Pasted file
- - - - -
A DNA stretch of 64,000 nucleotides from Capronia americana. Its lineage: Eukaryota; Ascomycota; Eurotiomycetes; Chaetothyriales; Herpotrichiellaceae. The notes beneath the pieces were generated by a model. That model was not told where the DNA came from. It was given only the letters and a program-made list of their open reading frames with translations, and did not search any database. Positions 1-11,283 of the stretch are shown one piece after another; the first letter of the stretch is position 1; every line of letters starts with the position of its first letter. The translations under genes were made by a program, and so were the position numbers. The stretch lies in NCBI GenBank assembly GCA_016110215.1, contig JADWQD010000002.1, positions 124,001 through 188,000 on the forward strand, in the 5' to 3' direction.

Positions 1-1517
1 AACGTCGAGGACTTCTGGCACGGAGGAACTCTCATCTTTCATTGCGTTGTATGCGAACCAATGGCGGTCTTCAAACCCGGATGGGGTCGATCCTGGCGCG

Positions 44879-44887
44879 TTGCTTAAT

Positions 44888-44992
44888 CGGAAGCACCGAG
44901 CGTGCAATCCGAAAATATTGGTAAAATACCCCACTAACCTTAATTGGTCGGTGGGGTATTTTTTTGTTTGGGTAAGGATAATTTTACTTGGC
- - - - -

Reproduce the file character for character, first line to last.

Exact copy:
A DNA stretch of 64,000 nucleotides from Capronia americana. Its lineage: Eukaryota; Ascomycota; Eurotiomycetes; Chaetothyriales; Herpotrichiellaceae. The notes beneath the pieces were generated by a model. That model was not told where the DNA came from. It was given only the letters and a program-made list of their open reading frames with translations, and did not search any database. Positions 1-11,283 of the stretch are shown one piece after another; the first letter of the stretch is position 1; every line of letters starts with the position of its first letter. The translations under genes were made by a program, and so were the position numbers. The stretch lies in NCBI GenBank assembly GCA_016110215.1, contig JADWQD010000002.1, positions 124,001 through 188,000 on the forward strand, in the 5' to 3' direction.

Positions 1-1517
1 AACGTCGAGGACTTCTGGCACGGAGGAACTCTCATCTTTCATTGCGTTGTATGCGAACCAATGGCGGTCTTCAAACCCGGATGGGGTCGATCCTGGCGCG

Positions 44879-44887
44879 TTGCTTAAT

Positions 44888-44992
44888 CGGAAGCACCGAG
44901 CGTGCAATCCGAAAATATTGGTAAAATACCCCACTAACCTTAATTGGTCGGTGGGGTATTTTTTTGTTTGGGTAAGGATAATTTTACTTGGC